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The effect of communication in incentive systems-an experimental study

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  • Christine Harbring

    (Department of Personnel Economics and Human Resource Management, University of Cologne, Herbert-Lewin-Str. 2, D-50931 Köln, Germany)

Abstract

In organizational theory, it is a widely accepted postulate that cooperation among subjects is enforceable. This assumption is essential for the evaluation of two frequently discussed incentive systems: team and tournament compensation. Whereas in team-based pay systems cooperation is highly desired, cooperation in rank-order tournaments-labeled as 'collusion'-is regarded as one of the main drawbacks of relative performance evaluation. In this experimental study, two different communication technologies are introduced into both incentive environments. The results indicate that when only limited communication is permitted subjects tend to cheat on each other in the tournament rather than in the team setting. Interestingly, allowing subjects to exchange emails leads to a similarly stable cooperation in both incentive systems. Copyright © 2006 John Wiley & Sons, Ltd.

Suggested Citation

  • Christine Harbring, 2006. "The effect of communication in incentive systems-an experimental study," Managerial and Decision Economics, John Wiley & Sons, Ltd., vol. 27(5), pages 333-353.
  • Handle: RePEc:wly:mgtdec:v:27:y:2006:i:5:p:333-353
    DOI: 10.1002/mde.1266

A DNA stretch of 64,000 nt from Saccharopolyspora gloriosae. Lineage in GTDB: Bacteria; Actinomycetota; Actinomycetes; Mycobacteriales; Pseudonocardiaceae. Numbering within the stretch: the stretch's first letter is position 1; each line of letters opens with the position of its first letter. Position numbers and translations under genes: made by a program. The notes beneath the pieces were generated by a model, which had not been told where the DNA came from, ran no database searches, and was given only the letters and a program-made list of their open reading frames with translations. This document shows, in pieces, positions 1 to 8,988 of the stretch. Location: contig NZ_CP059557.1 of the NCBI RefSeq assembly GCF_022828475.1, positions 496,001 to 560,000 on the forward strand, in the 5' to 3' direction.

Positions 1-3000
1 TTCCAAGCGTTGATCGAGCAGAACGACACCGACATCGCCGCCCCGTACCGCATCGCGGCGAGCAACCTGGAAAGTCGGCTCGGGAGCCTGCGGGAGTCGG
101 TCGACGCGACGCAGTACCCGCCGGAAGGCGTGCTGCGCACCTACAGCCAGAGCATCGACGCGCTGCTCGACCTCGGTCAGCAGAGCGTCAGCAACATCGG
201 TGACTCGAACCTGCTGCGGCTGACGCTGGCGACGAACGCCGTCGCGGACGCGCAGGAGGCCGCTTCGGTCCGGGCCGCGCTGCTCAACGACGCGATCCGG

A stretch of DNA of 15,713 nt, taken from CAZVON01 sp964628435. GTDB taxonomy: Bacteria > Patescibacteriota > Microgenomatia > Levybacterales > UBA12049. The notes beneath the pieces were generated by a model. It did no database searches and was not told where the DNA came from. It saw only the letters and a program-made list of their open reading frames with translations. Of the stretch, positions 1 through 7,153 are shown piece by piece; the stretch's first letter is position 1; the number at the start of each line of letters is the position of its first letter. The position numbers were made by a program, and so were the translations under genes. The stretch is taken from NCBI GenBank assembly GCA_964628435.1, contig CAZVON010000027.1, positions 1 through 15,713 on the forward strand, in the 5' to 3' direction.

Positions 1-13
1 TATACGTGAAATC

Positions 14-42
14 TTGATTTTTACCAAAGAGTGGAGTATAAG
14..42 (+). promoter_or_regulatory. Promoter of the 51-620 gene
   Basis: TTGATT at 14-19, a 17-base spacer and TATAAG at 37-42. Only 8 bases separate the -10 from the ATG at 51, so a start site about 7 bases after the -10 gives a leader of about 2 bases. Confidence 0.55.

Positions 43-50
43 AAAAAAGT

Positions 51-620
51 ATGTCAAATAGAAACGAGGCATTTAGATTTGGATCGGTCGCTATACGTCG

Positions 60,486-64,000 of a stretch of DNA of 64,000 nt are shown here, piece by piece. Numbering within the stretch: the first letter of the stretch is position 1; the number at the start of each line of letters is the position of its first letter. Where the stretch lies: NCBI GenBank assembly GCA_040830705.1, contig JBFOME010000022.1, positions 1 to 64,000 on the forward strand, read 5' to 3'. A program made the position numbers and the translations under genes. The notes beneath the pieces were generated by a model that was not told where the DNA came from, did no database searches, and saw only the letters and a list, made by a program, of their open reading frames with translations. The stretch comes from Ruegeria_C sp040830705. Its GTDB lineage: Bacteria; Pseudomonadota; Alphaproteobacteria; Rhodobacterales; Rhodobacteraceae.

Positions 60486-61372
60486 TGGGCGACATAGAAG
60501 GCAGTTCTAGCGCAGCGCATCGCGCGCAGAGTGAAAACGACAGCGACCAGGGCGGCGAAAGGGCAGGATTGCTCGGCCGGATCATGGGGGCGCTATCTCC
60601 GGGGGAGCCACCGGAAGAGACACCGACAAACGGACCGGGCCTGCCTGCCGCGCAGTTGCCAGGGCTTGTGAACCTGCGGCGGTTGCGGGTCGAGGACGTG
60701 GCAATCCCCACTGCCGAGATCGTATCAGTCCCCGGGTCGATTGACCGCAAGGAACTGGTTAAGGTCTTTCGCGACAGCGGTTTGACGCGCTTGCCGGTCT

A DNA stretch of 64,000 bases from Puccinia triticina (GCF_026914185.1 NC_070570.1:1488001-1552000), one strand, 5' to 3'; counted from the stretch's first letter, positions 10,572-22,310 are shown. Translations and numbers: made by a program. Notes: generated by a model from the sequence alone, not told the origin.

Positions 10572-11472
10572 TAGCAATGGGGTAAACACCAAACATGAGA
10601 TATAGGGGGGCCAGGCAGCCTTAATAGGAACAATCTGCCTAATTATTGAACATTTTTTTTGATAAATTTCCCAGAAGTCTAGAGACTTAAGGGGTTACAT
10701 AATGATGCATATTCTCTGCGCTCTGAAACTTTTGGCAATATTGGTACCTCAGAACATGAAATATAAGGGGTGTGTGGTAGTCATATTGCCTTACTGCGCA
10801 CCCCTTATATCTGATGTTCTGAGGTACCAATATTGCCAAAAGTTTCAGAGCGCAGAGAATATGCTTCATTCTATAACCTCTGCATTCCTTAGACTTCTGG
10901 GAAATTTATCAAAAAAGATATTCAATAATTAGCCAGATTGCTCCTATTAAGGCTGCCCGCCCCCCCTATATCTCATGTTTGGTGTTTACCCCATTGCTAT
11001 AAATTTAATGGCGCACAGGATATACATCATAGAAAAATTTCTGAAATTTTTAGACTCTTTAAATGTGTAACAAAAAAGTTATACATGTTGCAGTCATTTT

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    File URL: http://hdl.handle.net/10.1002/mde.1266
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    Cited by:

    1. Cason, Timothy N. & Sheremeta, Roman M. & Zhang, Jingjing, 2012. "Communication and efficiency in competitive coordination games," Games and Economic Behavior, Elsevier, vol. 76(1), pages 26-43.
    2. Emmanuel Dechenaux & Dan Kovenock & Roman Sheremeta, 2015. "A survey of experimental research on contests, all-pay auctions and tournaments," Experimental Economics, Springer;Economic Science Association, vol. 18(4), pages 609-669, December.
    3. repec:eee:wdevel:v:103:y:2018:i:c:p:216-225 is not listed on IDEAS
    4. Fu, Qiang & Ke, Changxia & Tan, Fangfang, 2015. "“Success breeds success” or “Pride goes before a fall”?," Games and Economic Behavior, Elsevier, vol. 94(C), pages 57-79.
    5. Harbring, Christine & Irlenbusch, Bernd, 2009. "Sabotage in Tournaments: Evidence from a Laboratory Experiment," IZA Discussion Papers 4205, Institute for the Study of Labor (IZA).
    6. Sutter, Matthias & Strassmair, Christina, 2009. "Communication, cooperation and collusion in team tournaments--An experimental study," Games and Economic Behavior, Elsevier, vol. 66(1), pages 506-525, May.
    7. repec:spr:jeicoo:v:12:y:2017:i:3:d:10.1007_s11403-016-0177-9 is not listed on IDEAS
    8. Christine Harbring & Bernd Irlenbusch, 2011. "Sabotage in Tournaments: Evidence from a Laboratory Experiment," Management Science, INFORMS, vol. 57(4), pages 611-627, April.
    9. Kelly, Khim & Presslee, Adam, 2017. "Tournament group identity and performance: The moderating effect of winner proportion," Accounting, Organizations and Society, Elsevier, vol. 56(C), pages 21-34.
    10. Eisenkopf, Gerald, 2016. "Communication and Conflict Management," Annual Conference 2016 (Augsburg): Demographic Change 145634, Verein für Socialpolitik / German Economic Association.
    11. Gerald Eisenkopf, 2015. "Communication and conflict management," Working Paper Series of the Department of Economics, University of Konstanz 2015-21, Department of Economics, University of Konstanz.

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